SHORTZ: I thought you said a P, actually.

STREIT: A P. Yeah, I think - that's what I really said. "Prest-O Change-O."

SHORTZ: Presto is it. Here's a tough one. Plan - P-L-A-N.

STREIT: Plan. Upland.

SHORTZ: Upland. Good. And here's your last one. Afar - A-F-A-R.

STREIT: Safari.

SHORTZ: Safari. Dan, you're a pro.

GARCIA-NAVARRO: You are a pro. You were amazing. You have clearly been doing this for a long time.

STREIT: Thank you.

GARCIA-NAVARRO: How do you feel?

STREIT: I feel good. That was fun.

GARCIA-NAVARRO: (Laughter).

STREIT: I always love any subtle challenge you got. I'd love to try it.

GARCIA-NAVARRO: Yeah. Well, you did great. For playing our puzzle today, you'll get a WEEKEND EDITION lapel pin as well as puzzle books and games. You can read all about it at npr.org/puzzle. Dan, what member station do you listen to?

STREIT: I listen to WQCS - Fort Pierce, Port St. Lucie, Fla.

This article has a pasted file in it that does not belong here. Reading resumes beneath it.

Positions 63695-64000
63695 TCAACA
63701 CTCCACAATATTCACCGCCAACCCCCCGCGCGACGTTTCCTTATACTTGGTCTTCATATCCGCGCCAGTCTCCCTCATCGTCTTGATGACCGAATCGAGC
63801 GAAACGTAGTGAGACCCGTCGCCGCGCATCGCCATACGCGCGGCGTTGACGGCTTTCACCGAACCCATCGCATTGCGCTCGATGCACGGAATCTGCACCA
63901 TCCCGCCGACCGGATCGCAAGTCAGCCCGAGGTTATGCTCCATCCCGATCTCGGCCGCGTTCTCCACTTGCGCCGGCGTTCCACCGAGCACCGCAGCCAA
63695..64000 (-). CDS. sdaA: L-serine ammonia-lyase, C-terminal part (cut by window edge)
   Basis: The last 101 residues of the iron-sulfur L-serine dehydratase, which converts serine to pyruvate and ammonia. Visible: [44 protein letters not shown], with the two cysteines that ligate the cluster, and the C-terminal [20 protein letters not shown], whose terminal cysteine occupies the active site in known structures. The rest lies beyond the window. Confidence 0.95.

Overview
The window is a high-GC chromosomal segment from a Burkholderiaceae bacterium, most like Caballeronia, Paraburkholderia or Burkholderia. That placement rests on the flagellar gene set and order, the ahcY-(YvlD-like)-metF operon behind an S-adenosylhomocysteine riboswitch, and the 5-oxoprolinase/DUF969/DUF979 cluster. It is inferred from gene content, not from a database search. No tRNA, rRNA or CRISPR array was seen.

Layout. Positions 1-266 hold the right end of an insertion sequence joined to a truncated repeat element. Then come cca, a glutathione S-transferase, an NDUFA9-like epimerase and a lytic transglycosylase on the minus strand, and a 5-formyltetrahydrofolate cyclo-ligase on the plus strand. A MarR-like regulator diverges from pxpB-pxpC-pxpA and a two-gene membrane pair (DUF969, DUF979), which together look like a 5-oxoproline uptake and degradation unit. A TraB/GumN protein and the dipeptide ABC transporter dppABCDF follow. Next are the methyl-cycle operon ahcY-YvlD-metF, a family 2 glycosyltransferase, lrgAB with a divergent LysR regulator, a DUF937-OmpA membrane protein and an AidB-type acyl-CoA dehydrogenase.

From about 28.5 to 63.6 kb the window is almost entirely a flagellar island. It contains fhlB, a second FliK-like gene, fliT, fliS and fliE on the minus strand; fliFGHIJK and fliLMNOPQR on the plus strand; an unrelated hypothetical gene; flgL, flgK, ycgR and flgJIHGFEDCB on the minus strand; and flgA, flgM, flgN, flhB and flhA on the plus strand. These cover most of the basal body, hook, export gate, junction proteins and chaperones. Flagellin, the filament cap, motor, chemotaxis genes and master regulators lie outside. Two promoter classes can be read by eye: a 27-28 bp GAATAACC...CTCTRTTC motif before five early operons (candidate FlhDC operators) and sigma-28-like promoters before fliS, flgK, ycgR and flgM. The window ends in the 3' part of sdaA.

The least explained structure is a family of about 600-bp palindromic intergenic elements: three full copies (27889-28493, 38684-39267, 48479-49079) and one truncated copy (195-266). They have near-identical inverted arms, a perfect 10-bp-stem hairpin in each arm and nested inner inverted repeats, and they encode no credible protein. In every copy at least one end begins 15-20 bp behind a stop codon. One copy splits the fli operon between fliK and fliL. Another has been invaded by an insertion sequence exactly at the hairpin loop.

GARCIA-NAVARRO: That's great. Dan Streit of Port St. Lucie, Fla., thanks for playing The Puzzle.

STREIT: Thank you, Lulu. Thank you, Will.

SHORTZ: Thanks.

GARCIA-NAVARRO: All right. Will, what's next week's challenge?

SHORTZ: Yes, it comes from listener Tom Arnold (ph) of Eugene, Ore. Take the name of a conveyance in seven letters. Drop the middle letter. And the remaining letters can be rearranged to name the place where such a conveyance is often used. What is it? So, again, name of a conveyance in seven letters. Drop the middle letter. And the remaining letters can be rearranged to name the place where such a conveyance is often used. What is it?

GARCIA-NAVARRO: When you have the answer, go to our website - npr.org/puzzle - and click on the submit your answer link. Just one entry per person, please. Our deadline for entries is this Thursday, Jan. 25, at 3 p.m. Eastern. Include a phone number where we can reach you about that time. And if you're the winner, we'll give you a call and you'll get to play on the air with the puzzle editor of The New York Times and WEEKEND EDITION's puzzle master, Will Shortz.

Thanks so much, Will.

SHORTZ: Thank you, Lulu.

(SOUNDBITE OF MUSIC)